No VAT will be charged on the hammer price, but VAT payable at 19.6% (5.5% for books) will be added to the buyer’s premium which is invoiced on a VAT inclusive basis
Post Lot Text
A PAIR OF GILT-COPPER-MOUNTED GLASS PILGRIM FLASKS
NORTH ITALIAN, PROBABLY VENETIAN, 17TH CENTURY
The lid of each surmounted by a finial of Cupid seated on a barrel, the gourd-shaped body with elaborate pierced gilt-copper sheath in the form of Bacchus surrounded by grape wines, each with two grotesque masks and heavy link chain, on an engraved spreading foot; minor wear to gilding, repairs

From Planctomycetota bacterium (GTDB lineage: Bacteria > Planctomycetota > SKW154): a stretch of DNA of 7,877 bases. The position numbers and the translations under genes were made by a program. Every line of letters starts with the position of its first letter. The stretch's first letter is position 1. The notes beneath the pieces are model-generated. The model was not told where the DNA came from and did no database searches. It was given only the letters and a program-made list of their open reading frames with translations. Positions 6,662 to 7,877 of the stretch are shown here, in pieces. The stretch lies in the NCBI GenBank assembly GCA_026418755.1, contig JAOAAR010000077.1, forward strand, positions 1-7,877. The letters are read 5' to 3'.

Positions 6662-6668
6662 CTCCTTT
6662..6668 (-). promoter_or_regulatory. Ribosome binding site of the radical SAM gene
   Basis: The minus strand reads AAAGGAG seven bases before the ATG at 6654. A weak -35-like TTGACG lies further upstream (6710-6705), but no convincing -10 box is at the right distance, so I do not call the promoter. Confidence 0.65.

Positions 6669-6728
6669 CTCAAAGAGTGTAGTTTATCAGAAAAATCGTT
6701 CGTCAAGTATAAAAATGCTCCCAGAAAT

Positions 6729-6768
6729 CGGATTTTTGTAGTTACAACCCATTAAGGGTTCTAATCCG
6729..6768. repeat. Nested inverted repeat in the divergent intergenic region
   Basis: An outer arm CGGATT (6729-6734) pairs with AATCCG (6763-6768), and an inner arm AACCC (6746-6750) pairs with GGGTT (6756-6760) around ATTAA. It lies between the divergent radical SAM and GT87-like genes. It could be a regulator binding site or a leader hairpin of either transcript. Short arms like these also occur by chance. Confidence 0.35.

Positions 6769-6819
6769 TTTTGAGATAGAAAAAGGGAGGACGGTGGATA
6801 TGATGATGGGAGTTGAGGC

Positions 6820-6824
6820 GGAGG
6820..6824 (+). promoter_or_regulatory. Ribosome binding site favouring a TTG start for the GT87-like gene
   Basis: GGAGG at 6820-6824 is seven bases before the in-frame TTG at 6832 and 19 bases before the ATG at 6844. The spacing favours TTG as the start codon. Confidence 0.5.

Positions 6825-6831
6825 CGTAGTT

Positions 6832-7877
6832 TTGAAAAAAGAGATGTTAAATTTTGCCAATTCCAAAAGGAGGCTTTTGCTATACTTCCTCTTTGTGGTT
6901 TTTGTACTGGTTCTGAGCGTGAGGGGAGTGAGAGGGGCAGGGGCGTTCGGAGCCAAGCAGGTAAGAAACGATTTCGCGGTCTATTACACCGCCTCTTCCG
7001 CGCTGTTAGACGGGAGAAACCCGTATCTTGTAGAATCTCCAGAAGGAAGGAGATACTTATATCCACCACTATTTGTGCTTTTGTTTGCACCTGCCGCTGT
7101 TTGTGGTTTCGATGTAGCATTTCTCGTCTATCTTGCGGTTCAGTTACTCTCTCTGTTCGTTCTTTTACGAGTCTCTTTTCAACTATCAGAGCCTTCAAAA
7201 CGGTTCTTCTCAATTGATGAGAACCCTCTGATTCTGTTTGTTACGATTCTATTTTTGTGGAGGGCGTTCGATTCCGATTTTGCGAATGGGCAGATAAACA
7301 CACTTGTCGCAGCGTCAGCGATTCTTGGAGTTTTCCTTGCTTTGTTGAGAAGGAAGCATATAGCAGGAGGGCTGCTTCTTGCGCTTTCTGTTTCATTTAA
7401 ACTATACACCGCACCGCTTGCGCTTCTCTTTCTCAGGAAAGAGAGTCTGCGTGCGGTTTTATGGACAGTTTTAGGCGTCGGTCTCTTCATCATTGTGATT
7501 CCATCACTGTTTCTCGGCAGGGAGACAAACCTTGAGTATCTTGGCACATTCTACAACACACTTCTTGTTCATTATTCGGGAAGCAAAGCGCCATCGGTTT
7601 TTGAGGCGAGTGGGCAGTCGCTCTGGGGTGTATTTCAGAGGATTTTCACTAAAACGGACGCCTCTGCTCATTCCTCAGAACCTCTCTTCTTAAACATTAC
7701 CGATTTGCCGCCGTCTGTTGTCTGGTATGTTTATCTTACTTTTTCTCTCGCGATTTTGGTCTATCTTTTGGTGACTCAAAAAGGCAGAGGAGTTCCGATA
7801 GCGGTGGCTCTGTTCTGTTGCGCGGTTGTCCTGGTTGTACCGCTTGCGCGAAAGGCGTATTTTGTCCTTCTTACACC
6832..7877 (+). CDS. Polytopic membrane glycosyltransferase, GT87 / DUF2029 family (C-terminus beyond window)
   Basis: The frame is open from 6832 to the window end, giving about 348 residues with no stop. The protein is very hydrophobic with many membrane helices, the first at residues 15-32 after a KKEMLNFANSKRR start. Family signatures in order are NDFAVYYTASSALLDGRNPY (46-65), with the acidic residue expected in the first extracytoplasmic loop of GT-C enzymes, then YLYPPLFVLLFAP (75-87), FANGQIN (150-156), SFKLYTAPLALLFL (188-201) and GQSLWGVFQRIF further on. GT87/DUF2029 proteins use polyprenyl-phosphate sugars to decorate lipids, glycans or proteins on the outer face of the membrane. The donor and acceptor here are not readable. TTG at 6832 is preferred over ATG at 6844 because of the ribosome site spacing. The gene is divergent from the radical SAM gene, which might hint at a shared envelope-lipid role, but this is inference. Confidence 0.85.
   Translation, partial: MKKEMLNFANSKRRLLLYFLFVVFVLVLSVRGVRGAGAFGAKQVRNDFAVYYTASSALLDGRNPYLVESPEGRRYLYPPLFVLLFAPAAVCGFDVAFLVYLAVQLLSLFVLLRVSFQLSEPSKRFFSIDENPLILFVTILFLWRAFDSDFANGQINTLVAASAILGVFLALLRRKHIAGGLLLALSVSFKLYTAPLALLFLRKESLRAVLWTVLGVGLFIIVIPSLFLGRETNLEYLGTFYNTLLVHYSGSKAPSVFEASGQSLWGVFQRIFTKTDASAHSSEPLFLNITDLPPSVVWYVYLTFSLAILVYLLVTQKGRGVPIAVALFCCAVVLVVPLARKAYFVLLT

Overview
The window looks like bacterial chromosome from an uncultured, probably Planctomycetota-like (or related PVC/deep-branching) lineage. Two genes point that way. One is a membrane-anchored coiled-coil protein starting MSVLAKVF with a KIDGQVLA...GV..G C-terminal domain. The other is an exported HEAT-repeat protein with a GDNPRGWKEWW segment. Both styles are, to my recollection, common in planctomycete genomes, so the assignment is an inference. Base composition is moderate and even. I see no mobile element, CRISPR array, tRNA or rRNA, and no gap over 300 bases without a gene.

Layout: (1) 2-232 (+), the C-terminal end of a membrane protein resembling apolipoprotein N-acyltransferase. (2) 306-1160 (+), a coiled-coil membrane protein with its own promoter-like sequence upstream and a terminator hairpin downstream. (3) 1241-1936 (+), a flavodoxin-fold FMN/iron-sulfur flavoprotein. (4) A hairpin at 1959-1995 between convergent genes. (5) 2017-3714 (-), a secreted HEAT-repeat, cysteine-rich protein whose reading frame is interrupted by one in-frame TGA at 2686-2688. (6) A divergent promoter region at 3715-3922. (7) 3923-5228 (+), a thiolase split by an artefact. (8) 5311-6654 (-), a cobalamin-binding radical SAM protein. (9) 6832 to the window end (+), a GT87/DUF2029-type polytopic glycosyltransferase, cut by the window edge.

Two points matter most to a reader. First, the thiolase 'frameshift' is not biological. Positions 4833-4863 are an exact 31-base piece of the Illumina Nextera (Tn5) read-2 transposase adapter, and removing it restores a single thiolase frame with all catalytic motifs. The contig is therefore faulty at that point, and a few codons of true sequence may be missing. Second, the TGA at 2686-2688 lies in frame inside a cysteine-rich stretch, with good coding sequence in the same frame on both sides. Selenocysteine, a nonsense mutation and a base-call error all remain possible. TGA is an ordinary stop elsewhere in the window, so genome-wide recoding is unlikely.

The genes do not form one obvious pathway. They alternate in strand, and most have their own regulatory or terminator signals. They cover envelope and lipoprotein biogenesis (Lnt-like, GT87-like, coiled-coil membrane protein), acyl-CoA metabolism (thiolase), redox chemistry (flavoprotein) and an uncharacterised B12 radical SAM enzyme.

The form of the 'pilgrim flask' has its roots in the leather water flask carried by the pilgrim or traveller of the Middle Ages. T. Schroder in The Gilbert Collection of Silver and Gold (Los Angeles, 1988, p. 455), traces the development of the form to French silver examples of the late 16th century; although described as 'flagons' they have the same pear-shaped form, elongated neck and oval section of later examples. A rare French Renaissance example, with dragon-shaped chain attachments, engraved with the arms of King Henri III, is preserved in the chapel of the Order of the Saint-Esprit, Paris (Carl Hernmarck, The Art of European Silversmith, 1430-1830, London, II, p. 97, pl. 292). Popular until the end of the 16th century, a revival of their manufacture took place in the 1660s. Contemporary prints, such as Martin Engelbrecht's representation of the great silver buffet in the Rittersaal at the Berlin Schloss, circa 1708, indicate that they were arranged on side buffets during formal banquets. When placed in wine cisterns, they also served to decant wine.